One of the first to see the blaze was Isaac Means, a watchman. He shouted “Fire!” to nearby workers. As they fled, they saw Means stay behind, trying to rescue some of the animals. His body was found the next day in the fire’s debris.

Other employees mounted horses and drove sheep, cattle and horses to an improvised corral on a nearby playground. But 30 to 40 animals roamed nearby streets of the neighborhood when the instant cowboys returned to the yards to rescue more animals. 

Highland Stamp, the grand champion shorthorn bull of the previous year’s livestock show, was saved, as were eight award-winning cows. But the venue where they won their prizes was destroyed, along with several pens filled with cattle. The International Amphitheater would later be built on the site.

With the blaze raging uncontrollably, radio stations broadcast the fire marshal’s appeal for off-duty firefighters to report to the scene. Hundreds did so and were given hand pumps to sprinkle water on the roofs of buildings endangered by the blaze. Sirens wailed across the city, as five-sixths of Chicago’s pumpers and ladder trucks raced to the stockyards. Their vacated firehouses were staffed with units sent from Blue Island, Chicago Heights, Oak Lawn, Harvey, and other suburbs. With 200 Chicago police officers doing crowd control at the yards, volunteers manned their beats.

Leonard Smuezymski, an 11-year-old living near 40th Street and Racine Avenue, directed traffic at that intersection when he saw that the officer who usually did so was absent (passersby reported he did an excellent job). Several Boy Scouts troops carried drinking water to the firemen, and John Russell ministered to those who needed a stronger drink. The proprietor of a tavern at 4127 S. Halsted St., he donated five barrels of draft beer and a dozen cases of bottled beer to the firemen. Russell figured that with his business in the path of the fire, he might as well put its inventory to good use. As it happened, his tavern survived.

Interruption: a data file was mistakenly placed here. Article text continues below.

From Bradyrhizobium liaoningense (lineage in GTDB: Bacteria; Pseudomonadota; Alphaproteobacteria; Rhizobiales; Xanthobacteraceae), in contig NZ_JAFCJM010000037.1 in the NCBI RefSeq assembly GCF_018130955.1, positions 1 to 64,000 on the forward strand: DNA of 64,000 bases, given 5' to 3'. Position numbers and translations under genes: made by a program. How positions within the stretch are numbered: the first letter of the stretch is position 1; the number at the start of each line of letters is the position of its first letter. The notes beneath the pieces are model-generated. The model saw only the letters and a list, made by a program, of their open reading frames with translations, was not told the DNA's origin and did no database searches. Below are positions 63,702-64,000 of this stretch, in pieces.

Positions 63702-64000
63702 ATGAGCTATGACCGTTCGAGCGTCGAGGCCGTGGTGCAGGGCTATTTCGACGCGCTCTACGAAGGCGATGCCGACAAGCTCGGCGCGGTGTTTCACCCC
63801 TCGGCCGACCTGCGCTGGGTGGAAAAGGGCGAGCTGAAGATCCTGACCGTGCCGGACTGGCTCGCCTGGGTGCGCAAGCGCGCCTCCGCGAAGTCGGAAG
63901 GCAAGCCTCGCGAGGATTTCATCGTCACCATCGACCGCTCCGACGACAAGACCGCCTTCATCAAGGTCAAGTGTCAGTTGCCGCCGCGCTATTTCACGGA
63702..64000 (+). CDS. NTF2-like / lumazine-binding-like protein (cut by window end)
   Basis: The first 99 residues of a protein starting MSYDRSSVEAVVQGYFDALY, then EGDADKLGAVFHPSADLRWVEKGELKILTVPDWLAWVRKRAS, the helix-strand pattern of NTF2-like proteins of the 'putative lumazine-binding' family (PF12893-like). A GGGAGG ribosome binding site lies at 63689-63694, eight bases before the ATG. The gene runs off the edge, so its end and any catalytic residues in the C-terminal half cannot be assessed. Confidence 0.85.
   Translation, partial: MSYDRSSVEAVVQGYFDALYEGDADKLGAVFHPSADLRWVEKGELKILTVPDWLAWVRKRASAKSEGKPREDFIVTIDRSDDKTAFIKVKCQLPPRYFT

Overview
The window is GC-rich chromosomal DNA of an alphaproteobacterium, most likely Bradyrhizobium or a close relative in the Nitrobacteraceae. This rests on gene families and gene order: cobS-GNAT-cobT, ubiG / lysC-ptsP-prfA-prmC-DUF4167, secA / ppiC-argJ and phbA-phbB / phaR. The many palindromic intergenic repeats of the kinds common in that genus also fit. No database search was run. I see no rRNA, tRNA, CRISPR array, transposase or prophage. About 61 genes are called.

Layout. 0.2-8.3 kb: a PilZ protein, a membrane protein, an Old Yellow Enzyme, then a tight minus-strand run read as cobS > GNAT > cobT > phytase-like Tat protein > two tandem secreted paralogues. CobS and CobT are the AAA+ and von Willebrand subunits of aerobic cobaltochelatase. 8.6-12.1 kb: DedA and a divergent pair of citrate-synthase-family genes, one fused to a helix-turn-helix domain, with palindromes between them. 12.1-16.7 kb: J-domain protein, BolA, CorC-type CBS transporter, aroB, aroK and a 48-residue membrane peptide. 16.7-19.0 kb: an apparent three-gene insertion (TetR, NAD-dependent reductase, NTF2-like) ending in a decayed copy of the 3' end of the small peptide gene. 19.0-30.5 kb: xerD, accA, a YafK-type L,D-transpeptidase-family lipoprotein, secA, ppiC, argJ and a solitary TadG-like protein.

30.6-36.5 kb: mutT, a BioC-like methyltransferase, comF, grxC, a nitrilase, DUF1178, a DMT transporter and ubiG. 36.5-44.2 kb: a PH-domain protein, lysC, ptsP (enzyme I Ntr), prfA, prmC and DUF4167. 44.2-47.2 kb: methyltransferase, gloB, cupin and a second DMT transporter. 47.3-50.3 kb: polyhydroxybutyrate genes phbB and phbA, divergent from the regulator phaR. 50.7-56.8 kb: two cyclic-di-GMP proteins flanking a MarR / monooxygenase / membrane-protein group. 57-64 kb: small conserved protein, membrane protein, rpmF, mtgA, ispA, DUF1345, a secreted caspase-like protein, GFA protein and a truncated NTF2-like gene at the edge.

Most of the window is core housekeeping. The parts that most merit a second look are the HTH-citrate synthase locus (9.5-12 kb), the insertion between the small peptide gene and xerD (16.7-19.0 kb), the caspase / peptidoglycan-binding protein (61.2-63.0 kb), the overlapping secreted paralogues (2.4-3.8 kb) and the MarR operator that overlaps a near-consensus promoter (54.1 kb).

Other nearby structures did not. In the intense heat, there were explosions of gas tanks of automobiles parked in garages along Emerald and Union avenues, east of the stockyards. Jim O’Leary’s well-known gambling emporium, a two-story frame house at 4183 S. Halsted St., went up in flames. So, too, did the Stockyards Inn, a famed hotel at 42nd and Halsted streets; the Saddle and Sirloin Club, a block west of Halsted, where princes, presidents and other celebrity visitors to the stockyards had dined; and the New Exchange Building, where more than 100 commission firms had offices.